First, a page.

On 28 April 1971, XXXXXXXX and his partner appeared at the base, leading the two bedraggled NVA officers by neck ropes. XXXXXXX announced that he would deliver them only to the guerrilla team case officer
XXXXXXX was a very truculent prisoner and refused to talk, but the XXXXXXX had no such scruples, and outlined the complete order of battle of the NVA military command for all of southern Laos. He also reported an NVA plan to conduct a major offensive in May, 1971, which took place and resulted in the loss of Paksong.
XXXXXXXX was an instant hero, albeit marked as a rogue and brigand and a man who would have to be carefully handled. The case officer refused to pay XXXXXXX mission pay for his failed roadwatch mission, which he had the nerve to ask for, but did agree to pay the monthly salary he had missed from February to April 1971. He was told, however, that the only way he could continue to work as a guerrilla team leader was capturing NVA soldiers on a C.O.D. basis XXXXXXXX pleaded and wheedled but could do no better and accepted. It was on his second mission that he achieved one of the more imaginative abductions.
Team XXXXX was operating near a village about eight kilometers south of Saravane, employing a net of informants who were seeking vulnerable NVA soldiers. On 4 July 1971 an informant reported to XXXXXXXX that four NVA soldiers had arrived in their village to buy buffaloes. Two soldiers had gone out of the village on the buying mission, while two soldiers were staying in the village chief's house. The informants reported that these two were lax in their personal security and could be taken. The two NVA soldiers were Pfc. XXXXXXXXXXXXXXX of the Production and the Logistic Companies of Binh Tram 38, a major logistical unit of the Ho Chi Minh Trail complex.
A Bridal Party
XXXXXXXXX with five team members, six informants, and XXXXXX the daughter of one of the informants, rounded up pigs, chickens, and lao-lao and headed for the village to announce that XXXXXXX and XXXXXX wanted to be married. It is a Lao custom that weddings be conducted at the village chief's house and that there be a feast and drinking before and after the wedding. XXXXXXXX plan was to pack the village chiefs house with his men and then jump the two NVA soldiers. The ruse worked. After beginning the pre-wedding festivities, XXXXXXX invited the two soldiers to join the party.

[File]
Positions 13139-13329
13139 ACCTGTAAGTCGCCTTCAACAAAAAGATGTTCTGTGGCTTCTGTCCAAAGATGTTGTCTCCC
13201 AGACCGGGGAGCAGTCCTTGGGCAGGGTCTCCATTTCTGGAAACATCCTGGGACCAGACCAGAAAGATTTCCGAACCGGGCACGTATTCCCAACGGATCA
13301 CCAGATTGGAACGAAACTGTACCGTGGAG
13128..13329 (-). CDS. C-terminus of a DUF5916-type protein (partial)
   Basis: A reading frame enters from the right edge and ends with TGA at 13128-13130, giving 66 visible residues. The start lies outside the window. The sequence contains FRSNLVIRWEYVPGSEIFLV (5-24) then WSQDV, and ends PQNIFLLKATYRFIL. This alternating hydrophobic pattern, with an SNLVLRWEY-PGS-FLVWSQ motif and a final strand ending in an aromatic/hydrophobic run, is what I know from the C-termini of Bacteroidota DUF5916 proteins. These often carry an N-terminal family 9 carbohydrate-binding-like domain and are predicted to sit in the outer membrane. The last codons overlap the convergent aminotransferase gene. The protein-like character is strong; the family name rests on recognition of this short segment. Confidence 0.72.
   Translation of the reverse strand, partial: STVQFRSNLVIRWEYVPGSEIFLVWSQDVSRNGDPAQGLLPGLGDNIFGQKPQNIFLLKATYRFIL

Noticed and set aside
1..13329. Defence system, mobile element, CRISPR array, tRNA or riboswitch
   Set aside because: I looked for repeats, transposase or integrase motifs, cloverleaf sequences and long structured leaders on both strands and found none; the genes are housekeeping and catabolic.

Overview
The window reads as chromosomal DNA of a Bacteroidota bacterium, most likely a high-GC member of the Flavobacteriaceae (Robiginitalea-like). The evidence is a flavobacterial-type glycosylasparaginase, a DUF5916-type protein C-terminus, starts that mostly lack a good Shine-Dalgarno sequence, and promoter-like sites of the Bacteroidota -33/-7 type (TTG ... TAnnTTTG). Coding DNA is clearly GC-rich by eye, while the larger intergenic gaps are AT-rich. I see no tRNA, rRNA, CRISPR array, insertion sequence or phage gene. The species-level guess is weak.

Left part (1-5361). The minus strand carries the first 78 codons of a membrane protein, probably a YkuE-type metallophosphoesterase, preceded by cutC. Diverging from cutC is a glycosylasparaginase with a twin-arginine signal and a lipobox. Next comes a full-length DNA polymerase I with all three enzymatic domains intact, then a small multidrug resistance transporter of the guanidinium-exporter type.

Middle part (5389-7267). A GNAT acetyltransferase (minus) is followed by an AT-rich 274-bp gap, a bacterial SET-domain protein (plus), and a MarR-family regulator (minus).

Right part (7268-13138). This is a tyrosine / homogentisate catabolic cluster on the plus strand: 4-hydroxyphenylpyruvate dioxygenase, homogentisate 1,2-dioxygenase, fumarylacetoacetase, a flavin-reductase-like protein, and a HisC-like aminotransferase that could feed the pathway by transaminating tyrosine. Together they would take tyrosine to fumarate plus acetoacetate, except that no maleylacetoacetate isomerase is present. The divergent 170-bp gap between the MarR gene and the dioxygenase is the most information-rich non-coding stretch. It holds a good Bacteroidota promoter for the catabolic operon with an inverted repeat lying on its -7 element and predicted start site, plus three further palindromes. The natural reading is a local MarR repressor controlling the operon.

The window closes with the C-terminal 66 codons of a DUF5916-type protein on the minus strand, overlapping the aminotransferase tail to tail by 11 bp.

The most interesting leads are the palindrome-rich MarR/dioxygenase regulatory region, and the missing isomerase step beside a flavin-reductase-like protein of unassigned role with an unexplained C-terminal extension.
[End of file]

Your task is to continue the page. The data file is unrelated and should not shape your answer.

One soldier, Pfc. XXXX spoke Lao and was happy to join in, while Pfc. XXXX who spoke no Lao sat warily by, AK-47 rifle across his lap, not participating. They had a pre-arranged signal that if XXXXXXXX poured whiskey for the soldiers three times, the third pouring would be the signal to grab the soldiers. As the team leader poured the third drink for Pfc. XXXX the deputy team leader slammed Pfc. XXXXX rifle to the ground and kicked it away while XXXXXXXX seized Pfc. XXXX The team quickly tied up the two prisoners, cautioned the bewildered village chief to maintain silence over what happened, and left the hut, the bride, and the village.
Unfortunately for XXXXXXXX his propensity for thievery did him in. He had kept for himself a large part of the $2,400 he received for the four prisoners, and paid his informants piddling amounts for their help. They were so dissatisfied that when he appeared near their village for his third try, the informants turned him in to the NVA authorities. He was last seen being led eastward toward an NVA prison camp.
The Cash on Delivery program, from the first successful defection in November 1970 through January 1972, provided nine NVA prisoners or defectors. During this same 15-month period another case officer, encouraged by the successes, organized his own similar program and contributed six more prisoners. A successor case officer subsequently obtained eight more NVA soldiers through guerrilla intelligence teams.
Teams XXXXXXXXXXXX had indeed initiated a useful program for providing a continuing supply of NVA human intelligence resources.